The female reproductive system
and the effects of aging

The female reproductive system consists of internal and external organs.

The internal structures include the:

  • Ovary - a gland that produces eggs and hormones. Women are born with about a million eggs in their ovaries, which begin dying almost immediately and by puberty only about 400,000 eggs remain. Only about 300-400 eggs ovulate during a woman's reproductive years.
  • Fallopian tube - sweeps the egg from the ovary draws it through its tunnels, where fertilization of the egg occurs. If the egg is not fertilized it will continue to travel through the fallopian tube, to the uterus and exit the body with the next period.
  • Uterus - a pear shaped hollow organ and made of smooth muscle tissue. It is also referred to as the womb and is where the fetus develops during pregnancy.
  • Cervix - the lower part of the uterus leading to the vagina, producing secretions for lubrication and protection against bacteria.
  • Vagina - a narrow, very elastic muscular canal, about 4 inches long that joins the cervix to the outside of the body. Also known as the birth canal, the vagina is a closed under normal circumstances, its walls touching each other. But its elasticity allows for both sexual intercourse and childbirth.

The external structures function to allow sperm to enter the body and to protect against infection. They consist of:

  • Labia majora - the large lips
  • Labia minora - the small lips lying just behind the large lips
  • Clitoris - a small sensitive protrusion where the labia majora and minora meet and extends into the vagina whose function is to provide sexual pleasure.

During her reproductive years, a woman goes through monthly cycles of hormonal activity in which an egg is released from one of the ovaries into the fallopian tube and the uterus prepares itself for conception. If the egg is not fertilized, it passes through the uterus and the lining of the uterus breaks down and monthly menstruation begins.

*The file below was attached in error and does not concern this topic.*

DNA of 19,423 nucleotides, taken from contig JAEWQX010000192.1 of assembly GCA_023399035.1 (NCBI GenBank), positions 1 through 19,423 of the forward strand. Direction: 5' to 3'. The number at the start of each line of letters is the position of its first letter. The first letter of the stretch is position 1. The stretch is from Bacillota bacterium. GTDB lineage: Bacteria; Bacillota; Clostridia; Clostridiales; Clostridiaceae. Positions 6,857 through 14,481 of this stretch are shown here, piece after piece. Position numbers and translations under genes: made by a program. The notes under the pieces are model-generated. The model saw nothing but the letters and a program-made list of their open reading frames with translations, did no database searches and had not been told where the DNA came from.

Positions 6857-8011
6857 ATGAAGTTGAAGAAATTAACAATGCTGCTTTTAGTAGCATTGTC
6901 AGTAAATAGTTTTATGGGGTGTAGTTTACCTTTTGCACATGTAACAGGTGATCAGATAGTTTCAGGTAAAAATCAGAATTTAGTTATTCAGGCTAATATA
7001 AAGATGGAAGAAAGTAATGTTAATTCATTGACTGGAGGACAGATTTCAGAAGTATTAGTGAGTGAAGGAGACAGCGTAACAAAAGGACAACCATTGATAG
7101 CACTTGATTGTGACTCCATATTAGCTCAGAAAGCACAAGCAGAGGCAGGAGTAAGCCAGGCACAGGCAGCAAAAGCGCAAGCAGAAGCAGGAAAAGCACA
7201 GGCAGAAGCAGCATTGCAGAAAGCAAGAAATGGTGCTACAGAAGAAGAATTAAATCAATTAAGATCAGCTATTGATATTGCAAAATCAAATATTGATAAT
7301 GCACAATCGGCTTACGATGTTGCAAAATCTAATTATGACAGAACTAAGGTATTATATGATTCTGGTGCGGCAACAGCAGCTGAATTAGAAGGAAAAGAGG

As the amount of eggs lessen in the ovaries, the menstual cycles can become irregular. The decrease in egg cells also induces less hormones to to be produced. When no eggs remain in the ovaries, we are said to be in menopause. Symptoms of menopause vary among women in both their severity and how long they last.

How does aging change
the female reproductive system?

As the levels of hormones fall, a number of changes occur:

  • The vaginal walls become thinner, less rigid and lose some of their elasticity.
  • The vagina produces less lubrication and at a slower rate during sexual arousal.
  • The pH environment changes making the vagina more susceptible to yeast infections.
  • Labia majora and minora become thinner and secretions decrease.

These changes can result in painful intercourse and increased susceptibility to infections and viruses.

Taking care of an aging female reproductive system

  • Avoid perfumed soaps, bubble baths and feminine sprays that can cause irritation and itching.
  • Be very careful about wiping from front to back to avoid bacteria spreading from rectum to vaginal area.
  • Wear underwear and clothes made of material that breaths. Avoid synthetics.
  • A healthy diet plan that includes good fats , foods rich in calcium, and lots of colorful fruits and vegetables.
  • Drink 8 glasses of water every day.
  • Try vitamin E capsules (400 iu) inserted directly into the vagina 3 times a week. Use the natural form, not the synthetic. Or alternately, there are vitamin e suppositories available, if you prefer.
  • Sex helps keep your vagina pliable. If that's not possible, insert your fingers gently while showering to maintain flexibility.
  • Since lubrication is slower during sex, prolong foreplay as much as possible.
  • Use a lubricant during sex. You can buy it over the counter or simply use oils you have at home such as olive oil, vitamin e or coconut oil.

Return from The Female Reproductive System to Home Page

Return from Female Reproductive System to Symptoms of Menopause